Data is the New Oil
The examples from the last section highlights a critical point about automation that is worth repeating: it requires boatloads of data. A company like Google can successfully use ML because they have access to massive datasets about what their users are looking for when they use their search engine.
Data is behind the success of many other large companies as well. Here are just a few examples:
Netflix uses a massive trove of user data and ML to determine what movies and TV shows to recommend to its users.
Amazon utilizes its large datasets about buying behavior to figure out how to entice people to add more items to their shopping carts.
Facebook and Instagram deliver highly targeted ads based on each user's individual "liking" behavior.
These companies all rely on the fact that they have access to tons of data in order to make use of ML. Competing with these businesses is very difficult because a competitor is going to have a very, very hard time getting anywhere near the same amount of data.
It's reached a point where the underlying algorithms are no longer the most important component of these technologies. They're still proprietary, of course, but they'd be useless in the hands of a company that didn't have data to use them on.
For example, Google could give you their entire ML system for optimizing search and it would be largely useless to you. Sure, you'd have a great piece of technology, but without their data you could never turn on the ML features and have a chance at competing with them. This is a tremendous advantage for them, because anyone who wants to start a competing search engine has to contend with the fact that Google's been gathering data at scale for years.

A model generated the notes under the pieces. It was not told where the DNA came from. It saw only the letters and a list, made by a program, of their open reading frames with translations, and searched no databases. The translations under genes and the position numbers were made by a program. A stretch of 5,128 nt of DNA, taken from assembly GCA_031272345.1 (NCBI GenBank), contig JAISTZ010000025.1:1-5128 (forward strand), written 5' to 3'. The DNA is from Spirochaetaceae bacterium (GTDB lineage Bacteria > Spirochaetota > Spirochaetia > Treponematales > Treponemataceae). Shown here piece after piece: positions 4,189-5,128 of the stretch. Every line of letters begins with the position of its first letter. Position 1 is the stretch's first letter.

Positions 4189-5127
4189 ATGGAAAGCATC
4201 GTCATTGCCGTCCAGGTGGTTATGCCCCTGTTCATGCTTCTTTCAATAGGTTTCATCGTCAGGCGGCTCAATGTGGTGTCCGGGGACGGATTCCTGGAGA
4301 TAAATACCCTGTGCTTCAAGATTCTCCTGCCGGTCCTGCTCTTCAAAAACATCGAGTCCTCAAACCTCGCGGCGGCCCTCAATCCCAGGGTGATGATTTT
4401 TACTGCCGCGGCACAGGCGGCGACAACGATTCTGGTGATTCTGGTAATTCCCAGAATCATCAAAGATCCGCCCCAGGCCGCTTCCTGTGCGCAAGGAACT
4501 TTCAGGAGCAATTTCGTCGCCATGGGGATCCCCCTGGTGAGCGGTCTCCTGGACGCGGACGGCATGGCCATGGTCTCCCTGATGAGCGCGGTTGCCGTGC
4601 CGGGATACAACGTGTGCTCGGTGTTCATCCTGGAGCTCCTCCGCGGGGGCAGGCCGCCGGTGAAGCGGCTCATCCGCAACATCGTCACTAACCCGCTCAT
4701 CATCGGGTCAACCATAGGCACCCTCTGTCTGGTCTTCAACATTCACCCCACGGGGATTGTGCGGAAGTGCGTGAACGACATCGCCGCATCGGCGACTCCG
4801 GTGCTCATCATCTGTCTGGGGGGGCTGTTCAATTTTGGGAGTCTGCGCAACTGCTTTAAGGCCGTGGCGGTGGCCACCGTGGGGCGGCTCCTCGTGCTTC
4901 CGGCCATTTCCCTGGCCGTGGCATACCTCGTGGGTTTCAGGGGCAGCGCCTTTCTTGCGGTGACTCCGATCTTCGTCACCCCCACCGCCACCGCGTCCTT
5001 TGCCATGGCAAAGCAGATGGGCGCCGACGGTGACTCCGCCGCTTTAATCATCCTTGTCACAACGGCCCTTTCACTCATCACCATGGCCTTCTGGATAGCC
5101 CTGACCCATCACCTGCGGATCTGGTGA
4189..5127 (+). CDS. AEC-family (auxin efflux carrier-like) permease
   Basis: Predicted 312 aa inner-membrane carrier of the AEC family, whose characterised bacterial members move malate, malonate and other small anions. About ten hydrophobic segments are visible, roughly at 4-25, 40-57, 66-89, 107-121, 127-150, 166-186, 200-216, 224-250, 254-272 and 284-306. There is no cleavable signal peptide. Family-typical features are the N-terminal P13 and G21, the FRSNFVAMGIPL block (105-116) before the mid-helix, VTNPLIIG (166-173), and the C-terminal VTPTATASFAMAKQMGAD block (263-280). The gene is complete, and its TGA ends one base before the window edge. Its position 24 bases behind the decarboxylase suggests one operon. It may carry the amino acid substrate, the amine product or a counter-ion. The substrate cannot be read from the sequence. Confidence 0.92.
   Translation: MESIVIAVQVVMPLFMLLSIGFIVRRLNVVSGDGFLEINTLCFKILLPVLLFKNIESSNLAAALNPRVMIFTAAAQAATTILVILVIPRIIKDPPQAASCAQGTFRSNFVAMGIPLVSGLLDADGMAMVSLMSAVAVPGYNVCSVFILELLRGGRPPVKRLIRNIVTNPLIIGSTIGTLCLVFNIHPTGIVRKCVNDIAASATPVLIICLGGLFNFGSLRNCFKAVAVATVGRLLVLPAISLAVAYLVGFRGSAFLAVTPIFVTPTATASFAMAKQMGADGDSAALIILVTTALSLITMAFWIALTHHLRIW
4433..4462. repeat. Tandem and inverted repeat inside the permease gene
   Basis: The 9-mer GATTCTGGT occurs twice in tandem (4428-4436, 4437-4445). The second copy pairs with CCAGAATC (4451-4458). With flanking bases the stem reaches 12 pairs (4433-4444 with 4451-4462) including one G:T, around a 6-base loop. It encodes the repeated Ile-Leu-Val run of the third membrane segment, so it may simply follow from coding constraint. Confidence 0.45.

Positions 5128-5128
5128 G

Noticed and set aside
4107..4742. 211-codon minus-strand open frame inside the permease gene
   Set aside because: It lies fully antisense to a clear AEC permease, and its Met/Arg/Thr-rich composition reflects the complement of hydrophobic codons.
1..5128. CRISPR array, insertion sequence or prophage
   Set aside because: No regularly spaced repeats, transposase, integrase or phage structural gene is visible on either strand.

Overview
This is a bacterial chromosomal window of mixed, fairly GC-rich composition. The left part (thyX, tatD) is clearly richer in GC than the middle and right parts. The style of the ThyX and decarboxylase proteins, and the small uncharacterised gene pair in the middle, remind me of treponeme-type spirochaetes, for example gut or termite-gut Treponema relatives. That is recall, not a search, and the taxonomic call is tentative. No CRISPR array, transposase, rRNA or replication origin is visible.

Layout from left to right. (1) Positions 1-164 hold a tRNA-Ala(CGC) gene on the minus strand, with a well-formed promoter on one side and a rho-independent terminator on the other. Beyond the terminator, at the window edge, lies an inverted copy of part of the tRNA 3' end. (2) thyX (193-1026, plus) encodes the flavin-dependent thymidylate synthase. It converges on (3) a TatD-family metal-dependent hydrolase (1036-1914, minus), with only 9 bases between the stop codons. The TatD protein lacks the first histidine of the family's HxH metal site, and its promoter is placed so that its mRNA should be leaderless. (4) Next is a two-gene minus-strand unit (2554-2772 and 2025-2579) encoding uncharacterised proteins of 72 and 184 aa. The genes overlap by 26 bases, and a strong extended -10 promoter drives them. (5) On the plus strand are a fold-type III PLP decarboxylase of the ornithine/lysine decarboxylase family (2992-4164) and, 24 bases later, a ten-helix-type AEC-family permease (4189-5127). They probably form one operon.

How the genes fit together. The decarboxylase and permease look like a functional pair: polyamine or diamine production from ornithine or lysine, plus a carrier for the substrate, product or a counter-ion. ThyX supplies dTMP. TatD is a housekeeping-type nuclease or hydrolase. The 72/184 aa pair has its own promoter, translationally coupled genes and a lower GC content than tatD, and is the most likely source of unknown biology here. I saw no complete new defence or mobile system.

We're already starting to see this trend in action. Google and other tech companies have released as open source some of their software for running their ML machines. They clearly understand that their advantages no longer lie in technology alone — data is far more valuable than code.
The general idea is this: if a company has access to a large body of data, they can use ML to spot patterns, make improvements to their businesses and solidify their dominance over competitors. It's a feedback loop that's profitable for whoever has the most data, and it's what is driving the formation of tech monopolies.
This is why some people refer to data as "the new oil." Just as combustion engines are useless without oil, the most valuable (aka ML-driven) technology is useless without data. Just as Standard Oil reigned supreme over the American economy because of its monopoly control over the nation's oil supply, big tech companies are using data and machine learning to take over entire markets.
But with the rise of widespread information about how to build ML systems, the availability of cheap processing power and an abundance of programming talent, ML is no longer exclusively the domain of tech giants. They have visibility because they are so large, but many smaller companies are using this new wave of technology to automate markets that are currently being ignored by the giants.
It's these less visible automation efforts that the average person should be more concerned about.